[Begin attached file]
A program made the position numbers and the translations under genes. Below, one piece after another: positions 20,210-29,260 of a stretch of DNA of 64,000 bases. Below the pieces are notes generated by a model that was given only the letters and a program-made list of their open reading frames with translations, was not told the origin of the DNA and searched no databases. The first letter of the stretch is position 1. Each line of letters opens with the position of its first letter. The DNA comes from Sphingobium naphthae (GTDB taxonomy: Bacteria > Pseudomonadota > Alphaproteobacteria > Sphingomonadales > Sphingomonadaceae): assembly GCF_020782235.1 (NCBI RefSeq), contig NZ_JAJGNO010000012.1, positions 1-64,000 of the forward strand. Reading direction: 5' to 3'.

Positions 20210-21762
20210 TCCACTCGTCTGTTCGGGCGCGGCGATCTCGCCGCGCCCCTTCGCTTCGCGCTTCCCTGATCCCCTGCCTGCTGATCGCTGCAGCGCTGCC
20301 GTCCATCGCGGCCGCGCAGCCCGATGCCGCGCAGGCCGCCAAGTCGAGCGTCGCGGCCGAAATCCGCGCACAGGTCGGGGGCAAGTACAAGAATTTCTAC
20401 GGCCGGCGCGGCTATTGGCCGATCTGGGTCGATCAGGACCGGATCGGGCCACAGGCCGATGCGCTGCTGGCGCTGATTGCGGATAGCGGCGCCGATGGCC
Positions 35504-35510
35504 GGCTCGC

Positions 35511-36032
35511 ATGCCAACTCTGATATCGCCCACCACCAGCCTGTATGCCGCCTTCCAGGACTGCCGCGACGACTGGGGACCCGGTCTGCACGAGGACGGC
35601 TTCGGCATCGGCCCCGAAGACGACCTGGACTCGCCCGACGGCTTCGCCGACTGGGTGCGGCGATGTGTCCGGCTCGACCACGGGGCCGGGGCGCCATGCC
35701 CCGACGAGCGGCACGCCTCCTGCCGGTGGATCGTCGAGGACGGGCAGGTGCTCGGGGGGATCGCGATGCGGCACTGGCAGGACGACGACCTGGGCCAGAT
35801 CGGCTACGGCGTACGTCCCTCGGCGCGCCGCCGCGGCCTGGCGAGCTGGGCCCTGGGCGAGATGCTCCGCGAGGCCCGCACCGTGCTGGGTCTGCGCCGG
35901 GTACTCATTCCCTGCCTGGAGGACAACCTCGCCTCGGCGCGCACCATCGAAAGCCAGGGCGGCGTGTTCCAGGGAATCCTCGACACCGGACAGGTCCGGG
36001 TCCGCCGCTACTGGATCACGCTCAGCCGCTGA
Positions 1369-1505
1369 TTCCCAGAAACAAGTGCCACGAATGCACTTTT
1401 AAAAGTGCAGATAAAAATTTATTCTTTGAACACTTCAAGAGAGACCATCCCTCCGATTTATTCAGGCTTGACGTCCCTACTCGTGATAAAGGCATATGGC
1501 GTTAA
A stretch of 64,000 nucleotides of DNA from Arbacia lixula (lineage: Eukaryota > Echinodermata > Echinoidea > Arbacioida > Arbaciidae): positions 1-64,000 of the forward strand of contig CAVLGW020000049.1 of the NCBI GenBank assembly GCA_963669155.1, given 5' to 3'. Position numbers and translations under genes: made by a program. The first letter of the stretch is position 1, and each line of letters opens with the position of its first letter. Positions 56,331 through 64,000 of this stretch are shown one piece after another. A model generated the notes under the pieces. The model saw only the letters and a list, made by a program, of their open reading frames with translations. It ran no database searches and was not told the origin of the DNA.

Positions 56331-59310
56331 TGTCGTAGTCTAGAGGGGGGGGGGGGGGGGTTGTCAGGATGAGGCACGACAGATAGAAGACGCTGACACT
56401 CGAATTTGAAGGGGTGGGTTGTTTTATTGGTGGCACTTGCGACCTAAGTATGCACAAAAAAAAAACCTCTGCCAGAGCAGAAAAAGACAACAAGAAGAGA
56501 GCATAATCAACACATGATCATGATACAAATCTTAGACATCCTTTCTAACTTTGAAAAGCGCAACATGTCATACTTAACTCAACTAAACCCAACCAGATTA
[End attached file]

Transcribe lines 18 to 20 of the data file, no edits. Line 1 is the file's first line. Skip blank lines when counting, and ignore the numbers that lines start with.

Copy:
1501 GTTAA
A stretch of 64,000 nucleotides of DNA from Arbacia lixula (lineage: Eukaryota > Echinodermata > Echinoidea > Arbacioida > Arbaciidae): positions 1-64,000 of the forward strand of contig CAVLGW020000049.1 of the NCBI GenBank assembly GCA_963669155.1, given 5' to 3'. Position numbers and translations under genes: made by a program. The first letter of the stretch is position 1, and each line of letters opens with the position of its first letter. Positions 56,331 through 64,000 of this stretch are shown one piece after another. A model generated the notes under the pieces. The model saw only the letters and a list, made by a program, of their open reading frames with translations. It ran no database searches and was not told the origin of the DNA.

Positions 56331-59310